Now it’s me who owns the night: Blackouts, Driftwood to play Water’n Hole
In an effort to bust out of her Virginia hometown and head for the bright lights of Nashville, rising singer-songwriter Karly Driftwood put down her guitar and reached for the stripper pole — eventually gathering up enough dollar bills to fill the gas tank, the hood of the car soon aimed for Music City.
Known for her dark, snarky, yet honest melodic tales, Driftwood is a force of nature, this “hell or high water” presence that is steadily moving up the ranks. It was an “all or nothing” attitude of passion and persistence akin to emerging East Tennessee psychobilly group Humps & The Blackouts.
Well-regarded for its mix of honky-tonk, bluegrass and alt-country stylings, the Blackouts are a band of musical pirates roaming the high peaks and low valleys of Southern Appalachia and beyond.
Both Driftwood and the Blackouts represent this latest, “devil-may-care” chapter of the sacred “three chords and the truth” that resides at the foundation of country music in the 21st century.
Humps & The Blackouts.
Humps & The Blackouts
Smoky Mountain News: Y’all are a wild-n-out band. Where does that energy and passion come from?
Matt Humphries: I get the energy from the music itself. I truly love it. I love making music with friends. The sound and feel of it. The better it feels, the more energy it feeds me.
Offstage? I’m a fairly reserved person. So, performing onstage is my time to “wild out.” The crowd sees that I’m truly enjoying myself and having the time of my life, and that energy spills out into them. The more fun they have, the more I want to give ‘em.
It’s also a little therapeutic. Playing music is not my only job. So, all the day-to-day “BS” just fades away when it’s show time. When I sing with the band, it’s the same feeling when you’ve got the music cranked in your car, windows up and your singing and dancing in your seat like nobody’s watching — I just let it all out.
SMN: Country music is at the core of the Blackouts. What does that sound provoke within your heart and soul?
MH: Country music is just in my blood. I grew up with it. The same songs I loved when I was 3 [years old], I still love now. While I like and listen to a lot of different styles, nothing feels more like home.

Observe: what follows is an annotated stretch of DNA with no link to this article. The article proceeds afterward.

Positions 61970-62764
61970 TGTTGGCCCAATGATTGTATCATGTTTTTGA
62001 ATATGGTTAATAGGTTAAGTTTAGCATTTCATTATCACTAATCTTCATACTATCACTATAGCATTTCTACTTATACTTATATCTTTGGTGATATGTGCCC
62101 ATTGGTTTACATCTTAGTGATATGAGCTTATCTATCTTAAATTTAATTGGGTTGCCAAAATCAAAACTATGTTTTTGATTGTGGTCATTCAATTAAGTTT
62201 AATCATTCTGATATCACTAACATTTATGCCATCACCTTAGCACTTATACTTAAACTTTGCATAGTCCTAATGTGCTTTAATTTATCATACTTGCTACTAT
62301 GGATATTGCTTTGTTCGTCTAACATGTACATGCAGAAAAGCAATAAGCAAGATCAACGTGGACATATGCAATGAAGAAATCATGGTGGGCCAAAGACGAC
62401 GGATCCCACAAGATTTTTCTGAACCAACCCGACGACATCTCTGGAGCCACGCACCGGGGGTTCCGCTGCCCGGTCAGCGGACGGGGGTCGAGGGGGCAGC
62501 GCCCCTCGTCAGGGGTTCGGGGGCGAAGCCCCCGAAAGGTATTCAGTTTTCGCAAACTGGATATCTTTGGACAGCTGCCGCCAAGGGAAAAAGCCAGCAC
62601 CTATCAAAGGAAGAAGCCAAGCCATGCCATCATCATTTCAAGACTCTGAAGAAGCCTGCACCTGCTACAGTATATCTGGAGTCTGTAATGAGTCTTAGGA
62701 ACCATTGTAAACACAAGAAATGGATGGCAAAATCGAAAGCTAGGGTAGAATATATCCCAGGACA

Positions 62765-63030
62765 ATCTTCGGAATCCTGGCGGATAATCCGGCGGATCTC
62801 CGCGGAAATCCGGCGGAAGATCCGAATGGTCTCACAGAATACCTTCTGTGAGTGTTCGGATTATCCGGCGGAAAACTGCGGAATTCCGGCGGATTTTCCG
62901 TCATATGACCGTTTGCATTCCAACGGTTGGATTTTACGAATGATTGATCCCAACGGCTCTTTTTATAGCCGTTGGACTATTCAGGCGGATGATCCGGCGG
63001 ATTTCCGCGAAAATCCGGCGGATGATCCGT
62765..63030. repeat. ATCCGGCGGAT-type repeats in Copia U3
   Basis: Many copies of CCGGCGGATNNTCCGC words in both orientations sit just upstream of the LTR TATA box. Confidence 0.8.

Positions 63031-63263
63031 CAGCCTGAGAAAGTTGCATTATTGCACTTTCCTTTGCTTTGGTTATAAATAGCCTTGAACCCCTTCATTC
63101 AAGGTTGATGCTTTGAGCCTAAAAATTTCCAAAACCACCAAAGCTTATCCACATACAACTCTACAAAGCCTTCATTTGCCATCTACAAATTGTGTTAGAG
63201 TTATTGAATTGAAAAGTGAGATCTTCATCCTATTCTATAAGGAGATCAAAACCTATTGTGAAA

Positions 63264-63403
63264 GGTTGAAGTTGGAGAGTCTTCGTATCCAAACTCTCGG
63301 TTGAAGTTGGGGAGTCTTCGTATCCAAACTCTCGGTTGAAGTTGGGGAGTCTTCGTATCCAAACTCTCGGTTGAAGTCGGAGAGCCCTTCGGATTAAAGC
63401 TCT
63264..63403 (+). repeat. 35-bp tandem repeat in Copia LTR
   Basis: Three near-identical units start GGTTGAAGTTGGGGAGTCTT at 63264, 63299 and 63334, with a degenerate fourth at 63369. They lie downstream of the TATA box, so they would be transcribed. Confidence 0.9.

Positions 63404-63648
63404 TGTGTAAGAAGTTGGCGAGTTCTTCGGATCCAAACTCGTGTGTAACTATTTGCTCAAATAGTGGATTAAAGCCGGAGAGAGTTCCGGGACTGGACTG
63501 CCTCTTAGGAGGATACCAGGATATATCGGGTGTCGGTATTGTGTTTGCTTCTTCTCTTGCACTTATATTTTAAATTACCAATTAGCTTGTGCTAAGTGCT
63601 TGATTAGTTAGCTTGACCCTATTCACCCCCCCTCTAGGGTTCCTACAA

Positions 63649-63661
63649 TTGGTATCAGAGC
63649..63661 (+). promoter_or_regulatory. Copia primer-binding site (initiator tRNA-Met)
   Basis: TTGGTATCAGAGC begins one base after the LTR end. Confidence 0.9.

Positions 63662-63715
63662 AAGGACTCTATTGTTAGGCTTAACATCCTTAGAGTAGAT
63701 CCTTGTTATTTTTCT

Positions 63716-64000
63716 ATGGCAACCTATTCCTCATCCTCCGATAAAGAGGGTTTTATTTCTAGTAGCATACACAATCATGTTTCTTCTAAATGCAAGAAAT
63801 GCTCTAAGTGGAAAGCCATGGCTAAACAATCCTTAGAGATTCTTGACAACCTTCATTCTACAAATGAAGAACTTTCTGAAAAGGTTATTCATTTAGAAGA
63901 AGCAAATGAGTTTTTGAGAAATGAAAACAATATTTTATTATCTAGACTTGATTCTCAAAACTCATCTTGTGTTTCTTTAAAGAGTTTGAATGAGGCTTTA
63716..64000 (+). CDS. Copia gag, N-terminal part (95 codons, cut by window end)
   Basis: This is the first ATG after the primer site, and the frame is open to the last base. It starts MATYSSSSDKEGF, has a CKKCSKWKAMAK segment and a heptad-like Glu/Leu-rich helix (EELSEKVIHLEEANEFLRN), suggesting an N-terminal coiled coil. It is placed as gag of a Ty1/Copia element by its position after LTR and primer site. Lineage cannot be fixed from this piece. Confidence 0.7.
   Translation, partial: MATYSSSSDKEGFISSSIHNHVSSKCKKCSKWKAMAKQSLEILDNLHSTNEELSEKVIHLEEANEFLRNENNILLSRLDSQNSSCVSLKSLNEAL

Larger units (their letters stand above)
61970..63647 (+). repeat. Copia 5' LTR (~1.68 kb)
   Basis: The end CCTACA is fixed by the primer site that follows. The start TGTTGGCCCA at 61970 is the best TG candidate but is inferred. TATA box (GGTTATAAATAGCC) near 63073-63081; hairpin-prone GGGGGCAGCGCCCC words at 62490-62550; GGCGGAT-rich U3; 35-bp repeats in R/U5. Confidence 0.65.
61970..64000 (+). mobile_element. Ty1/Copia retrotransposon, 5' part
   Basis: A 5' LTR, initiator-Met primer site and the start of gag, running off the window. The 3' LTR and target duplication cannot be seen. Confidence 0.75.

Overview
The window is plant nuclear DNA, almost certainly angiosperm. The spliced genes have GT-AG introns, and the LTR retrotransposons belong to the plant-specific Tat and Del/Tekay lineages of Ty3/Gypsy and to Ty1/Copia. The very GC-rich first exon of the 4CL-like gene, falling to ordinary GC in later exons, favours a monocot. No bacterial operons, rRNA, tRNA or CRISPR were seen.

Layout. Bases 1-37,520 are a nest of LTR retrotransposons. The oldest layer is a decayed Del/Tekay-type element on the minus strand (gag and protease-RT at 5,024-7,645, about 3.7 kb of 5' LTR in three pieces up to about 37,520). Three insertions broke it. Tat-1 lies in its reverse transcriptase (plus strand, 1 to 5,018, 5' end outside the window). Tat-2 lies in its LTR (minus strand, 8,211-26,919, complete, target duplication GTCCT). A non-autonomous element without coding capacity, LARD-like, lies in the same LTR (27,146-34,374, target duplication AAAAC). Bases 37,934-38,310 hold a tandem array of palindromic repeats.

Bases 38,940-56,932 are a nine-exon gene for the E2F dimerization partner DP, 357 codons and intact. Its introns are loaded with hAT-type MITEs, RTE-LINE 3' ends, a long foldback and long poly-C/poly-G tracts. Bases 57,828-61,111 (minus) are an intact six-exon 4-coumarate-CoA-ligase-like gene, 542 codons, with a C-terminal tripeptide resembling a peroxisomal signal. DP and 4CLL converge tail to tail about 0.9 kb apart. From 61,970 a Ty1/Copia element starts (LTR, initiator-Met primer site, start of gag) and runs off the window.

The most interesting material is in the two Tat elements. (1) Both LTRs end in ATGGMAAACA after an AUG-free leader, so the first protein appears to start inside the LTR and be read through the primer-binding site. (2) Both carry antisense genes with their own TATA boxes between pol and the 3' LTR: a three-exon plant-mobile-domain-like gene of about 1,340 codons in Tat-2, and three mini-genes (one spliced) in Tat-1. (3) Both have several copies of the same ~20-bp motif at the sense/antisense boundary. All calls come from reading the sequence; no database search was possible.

It’s so universal. The stories in the songs, the people who write them, and the events that inspired them — [it] didn’t come from one type of person.
No matter where you’re from or what you’ve been through, there’s a country song for that. That’s where the saying “three chords and the truth” came from. They’re songs about the ups and downs of life. Love, sorrow, anger and joy. Things we all deal with, and from any walk of life, can relate to.
To me, country music is a bowl of mama’s banana pudding, with a bottle of Jack [Daniel’s] to wash it down.
Smoky Mountain News: You became a stripper to save money to leave your hometown and head to Nashville. What did you take away from that experience and apply to your musical career?
Karly Driftwood: Well, there’s a quote “it takes money to make money,” which I think is completely true. Money also buys time to write songs and make new material. Without dancing, I don’t know if I could have afforded to move to Nashville or record an album.
I’m not on a label yet, so I have to finance/have time for my recordings, promotion, booking, gas money, hotel rooms, album art, mixing, mastering, posters, videography, merchandise, etcetera, by myself.
I think I was surprised by how many people have paid their way into the [music] industry, and how many people have faked a middle-income story to seem relevant to the average person.
SMN: Why country music? What makes that genre stick out more than other styles of music?
KD: To be honest, I didn’t listen to a lot of country growing up. I was an emo kid in the 2000s. But, as I got older, I started getting into country because I started noticing a lot of emo vibes in it, believe it or not.
I’m from Mechanicsville, Virginia, so country music also gives me a nostalgic feeling. A lot of people assume country music is boring and slow. But, in reality, it can be very badass and in your face like rock-n-roll.
SMN: What do you see your role as a singer-songwriter, in terms of what you want to say and how you want to say it?
KD: I think my role of a songwriter is to make people feel inspired to be themselves and just get out there and chase their dreams. There’s a lot of distraction, but I think we all go through similar problems, and I would like people to know that I have probably gone through the same thing — I hope my music can be a sort of comfort for them.
Want to go?
The Water’n Hole Bar & Grill in Waynesville will host two highly-anticipated upcoming shows:
• The Humps & The Blackouts “Halloween Extravaganza” will be held at 9 p.m. Saturday, Oct. 30. There will also be a costume contest, drinks specials, and more.
• Singer-songwriter Karly Driftwood hits the stage at 9 p.m. Saturday, Nov. 6.
Both shows are free and open to the public. Ages 21 and older. 828.456.4750 or facebook.com/waternhole.bar.